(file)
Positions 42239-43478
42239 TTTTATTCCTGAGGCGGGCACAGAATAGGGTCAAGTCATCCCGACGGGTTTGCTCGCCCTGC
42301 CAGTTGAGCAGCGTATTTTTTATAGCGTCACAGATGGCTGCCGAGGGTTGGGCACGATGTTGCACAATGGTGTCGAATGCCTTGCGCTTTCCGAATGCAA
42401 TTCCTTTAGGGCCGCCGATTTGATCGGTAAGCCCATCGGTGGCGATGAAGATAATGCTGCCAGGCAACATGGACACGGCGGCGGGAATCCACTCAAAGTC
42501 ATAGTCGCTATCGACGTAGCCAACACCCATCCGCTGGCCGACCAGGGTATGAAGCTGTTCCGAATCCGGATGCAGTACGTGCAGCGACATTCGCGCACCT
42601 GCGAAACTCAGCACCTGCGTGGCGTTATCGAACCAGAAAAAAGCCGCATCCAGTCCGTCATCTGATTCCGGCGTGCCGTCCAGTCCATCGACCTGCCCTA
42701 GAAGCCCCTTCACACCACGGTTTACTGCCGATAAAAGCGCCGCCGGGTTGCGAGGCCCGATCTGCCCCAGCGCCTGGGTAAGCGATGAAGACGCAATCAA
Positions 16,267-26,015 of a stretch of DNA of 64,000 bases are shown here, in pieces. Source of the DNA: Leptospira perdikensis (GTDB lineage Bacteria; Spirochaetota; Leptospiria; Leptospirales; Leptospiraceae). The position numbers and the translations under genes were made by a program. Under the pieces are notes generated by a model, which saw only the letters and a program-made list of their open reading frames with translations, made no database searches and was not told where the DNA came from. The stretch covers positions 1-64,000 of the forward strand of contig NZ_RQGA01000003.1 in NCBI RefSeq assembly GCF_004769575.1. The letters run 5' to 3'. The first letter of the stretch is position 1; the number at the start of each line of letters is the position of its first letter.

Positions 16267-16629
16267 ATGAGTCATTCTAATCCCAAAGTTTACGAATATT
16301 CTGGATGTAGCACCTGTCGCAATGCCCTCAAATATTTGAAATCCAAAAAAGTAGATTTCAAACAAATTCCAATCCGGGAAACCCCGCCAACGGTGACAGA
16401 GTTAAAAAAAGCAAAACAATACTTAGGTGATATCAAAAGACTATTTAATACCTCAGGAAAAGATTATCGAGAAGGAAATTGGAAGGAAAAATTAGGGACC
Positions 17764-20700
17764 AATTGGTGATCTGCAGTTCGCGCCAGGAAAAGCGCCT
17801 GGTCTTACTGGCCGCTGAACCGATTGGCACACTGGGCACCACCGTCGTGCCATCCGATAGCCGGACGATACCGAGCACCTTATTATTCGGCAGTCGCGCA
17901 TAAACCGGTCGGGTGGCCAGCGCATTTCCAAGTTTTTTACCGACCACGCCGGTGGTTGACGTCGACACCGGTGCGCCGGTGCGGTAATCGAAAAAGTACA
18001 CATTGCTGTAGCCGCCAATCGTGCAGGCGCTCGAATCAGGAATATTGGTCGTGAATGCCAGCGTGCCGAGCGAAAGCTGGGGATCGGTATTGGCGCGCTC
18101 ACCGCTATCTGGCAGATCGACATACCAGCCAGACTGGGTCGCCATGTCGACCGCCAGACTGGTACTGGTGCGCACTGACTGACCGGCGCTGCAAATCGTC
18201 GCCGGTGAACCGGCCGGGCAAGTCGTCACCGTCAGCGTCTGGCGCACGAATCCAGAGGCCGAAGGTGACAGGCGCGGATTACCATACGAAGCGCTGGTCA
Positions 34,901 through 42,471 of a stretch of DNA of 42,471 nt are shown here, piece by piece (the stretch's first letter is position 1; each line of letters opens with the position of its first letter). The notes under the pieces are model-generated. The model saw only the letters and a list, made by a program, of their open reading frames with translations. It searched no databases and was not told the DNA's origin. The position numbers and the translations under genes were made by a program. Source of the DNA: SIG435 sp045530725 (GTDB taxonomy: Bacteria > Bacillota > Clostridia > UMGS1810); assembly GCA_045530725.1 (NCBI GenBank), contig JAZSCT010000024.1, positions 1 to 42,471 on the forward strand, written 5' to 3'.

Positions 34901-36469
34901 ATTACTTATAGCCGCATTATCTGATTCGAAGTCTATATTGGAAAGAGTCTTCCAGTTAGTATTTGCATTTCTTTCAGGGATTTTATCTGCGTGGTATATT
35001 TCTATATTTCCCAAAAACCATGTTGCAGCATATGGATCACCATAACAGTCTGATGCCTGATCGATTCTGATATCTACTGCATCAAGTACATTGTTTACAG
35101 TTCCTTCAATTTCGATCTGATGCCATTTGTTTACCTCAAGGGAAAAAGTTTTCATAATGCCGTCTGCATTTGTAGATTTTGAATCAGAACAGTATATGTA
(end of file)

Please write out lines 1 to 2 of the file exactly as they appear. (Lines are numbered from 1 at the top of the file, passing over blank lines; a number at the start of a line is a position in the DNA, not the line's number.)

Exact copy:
Positions 42239-43478
42239 TTTTATTCCTGAGGCGGGCACAGAATAGGGTCAAGTCATCCCGACGGGTTTGCTCGCCCTGC